Online Community Metrics: Tips and Techniques for Measuring Participation
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Do you know what people are really doing in your open source project? Having good community data and metrics for your open source project is a great way to understand what works and what needs improvement over time, and metrics can also be a nice way to highlight contributions from key project members. This session will focus on tips and techniques for collecting and analyzing metrics from tools commonly used by open source projects. It’s like people watching, but with data.
Speaker: Dawn Foster
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Sumana's session notes:
Dawn Foster's fantastic "Online Community Metrics: Tips and Techniques for Measuring Participation" was -- to all the community managers in the room -- worth the price of admission on its own. Hit the slides for great pointers to MeeGo's statistics, MLStats for mailing list analysis, irssistats for IRC analysis, and more.
Is the Pypi.python.org package the same as at LibreSoft?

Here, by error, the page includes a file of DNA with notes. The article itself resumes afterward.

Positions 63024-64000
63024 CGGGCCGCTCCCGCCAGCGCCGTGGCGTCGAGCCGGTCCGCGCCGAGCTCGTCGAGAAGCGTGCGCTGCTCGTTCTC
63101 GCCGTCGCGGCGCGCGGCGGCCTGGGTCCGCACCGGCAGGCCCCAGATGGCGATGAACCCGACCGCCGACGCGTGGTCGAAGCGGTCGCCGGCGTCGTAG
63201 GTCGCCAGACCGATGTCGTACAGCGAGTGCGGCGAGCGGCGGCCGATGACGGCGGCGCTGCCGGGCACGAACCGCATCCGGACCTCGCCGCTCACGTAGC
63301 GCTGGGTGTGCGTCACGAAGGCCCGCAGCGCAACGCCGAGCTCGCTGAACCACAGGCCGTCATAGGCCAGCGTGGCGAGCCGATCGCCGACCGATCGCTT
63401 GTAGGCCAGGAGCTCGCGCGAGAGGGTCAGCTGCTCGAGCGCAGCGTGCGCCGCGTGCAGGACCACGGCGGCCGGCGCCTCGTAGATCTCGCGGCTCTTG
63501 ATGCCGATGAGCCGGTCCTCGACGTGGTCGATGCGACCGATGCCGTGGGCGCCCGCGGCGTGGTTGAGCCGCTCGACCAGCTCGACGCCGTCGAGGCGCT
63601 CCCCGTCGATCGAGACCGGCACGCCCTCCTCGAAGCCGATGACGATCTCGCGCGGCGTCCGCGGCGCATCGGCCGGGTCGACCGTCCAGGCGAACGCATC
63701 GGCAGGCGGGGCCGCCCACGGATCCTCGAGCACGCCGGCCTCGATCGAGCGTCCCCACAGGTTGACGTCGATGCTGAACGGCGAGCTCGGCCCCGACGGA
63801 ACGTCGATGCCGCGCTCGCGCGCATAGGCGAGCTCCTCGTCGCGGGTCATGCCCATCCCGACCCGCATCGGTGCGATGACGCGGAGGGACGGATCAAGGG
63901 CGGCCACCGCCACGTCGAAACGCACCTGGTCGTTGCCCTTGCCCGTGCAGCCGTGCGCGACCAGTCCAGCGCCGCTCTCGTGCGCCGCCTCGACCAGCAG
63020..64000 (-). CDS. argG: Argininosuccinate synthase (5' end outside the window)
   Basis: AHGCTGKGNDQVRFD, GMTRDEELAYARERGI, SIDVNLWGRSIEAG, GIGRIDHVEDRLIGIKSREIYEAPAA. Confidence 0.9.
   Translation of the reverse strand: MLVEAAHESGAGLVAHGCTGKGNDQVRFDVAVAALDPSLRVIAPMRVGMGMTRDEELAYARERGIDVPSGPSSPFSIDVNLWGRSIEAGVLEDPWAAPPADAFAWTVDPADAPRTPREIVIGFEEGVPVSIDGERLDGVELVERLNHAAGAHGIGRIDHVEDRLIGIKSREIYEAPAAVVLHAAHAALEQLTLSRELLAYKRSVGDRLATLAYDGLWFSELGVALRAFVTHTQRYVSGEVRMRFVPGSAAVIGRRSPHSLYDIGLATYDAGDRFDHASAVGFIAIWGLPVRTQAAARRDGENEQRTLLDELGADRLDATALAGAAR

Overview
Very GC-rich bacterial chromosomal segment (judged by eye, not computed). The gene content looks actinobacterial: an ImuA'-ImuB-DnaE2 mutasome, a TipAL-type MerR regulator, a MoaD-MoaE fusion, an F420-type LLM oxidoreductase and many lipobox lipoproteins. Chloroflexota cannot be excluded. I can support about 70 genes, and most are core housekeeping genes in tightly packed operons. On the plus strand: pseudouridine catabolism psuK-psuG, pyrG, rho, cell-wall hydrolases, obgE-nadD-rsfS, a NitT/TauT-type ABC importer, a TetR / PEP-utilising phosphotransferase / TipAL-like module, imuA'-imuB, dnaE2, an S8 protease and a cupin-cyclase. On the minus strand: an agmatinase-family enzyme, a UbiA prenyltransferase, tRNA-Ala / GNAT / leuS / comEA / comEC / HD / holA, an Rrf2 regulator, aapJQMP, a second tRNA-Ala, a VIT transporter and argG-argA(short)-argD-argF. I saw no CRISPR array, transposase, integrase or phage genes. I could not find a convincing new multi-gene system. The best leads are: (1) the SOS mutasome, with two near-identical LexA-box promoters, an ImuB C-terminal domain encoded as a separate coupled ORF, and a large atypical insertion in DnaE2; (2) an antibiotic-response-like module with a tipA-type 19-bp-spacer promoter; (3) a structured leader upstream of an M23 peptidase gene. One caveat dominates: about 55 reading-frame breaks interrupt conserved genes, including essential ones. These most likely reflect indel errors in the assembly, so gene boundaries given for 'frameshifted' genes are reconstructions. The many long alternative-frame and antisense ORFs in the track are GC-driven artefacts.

It's useful to have a single sign-on for committing, fora, etc. MeeGo seems to have this.
MeeGo has about two yearly conferences, and dozens of local meetups that contributors organize themselves.
Dawn finds it's not so useful for her in particular to look at social media as any sort of measurable activity, because there's so much noise from users who aren't contributors who talk about MeeGo. But your project may vary.
Tip: compare two release cycles, not two months in a row!
MLStats takes Mailman archives and sucks them into MySQL databases so you can query them. Dawn queries the DB, dumps to CSV, uses a spreadsheet program on those, and then outputs graphs.
MediaWiki has some statistics built in. Most useful: Active users, Page edits since wiki's inception, and Content pages. Watch out for big scrubs that throw off the stats by touching many pages at once.
Regarding analytics, especially Google Analytics, look at Dawn Foster's site & blog posts.
Dave Neary & Dawn Foster are working on a metrics dashboard that should be usable & releasable later this summer or fall. Dave & Dawn will talk about it at OSCON.
Go with the messy giant bash script until you figure out what sort of data you'll want, then optimize & make something more pretty, accessible, sustainable.
Don't report too often -- Dawn suggests quarterly reports, or every other month.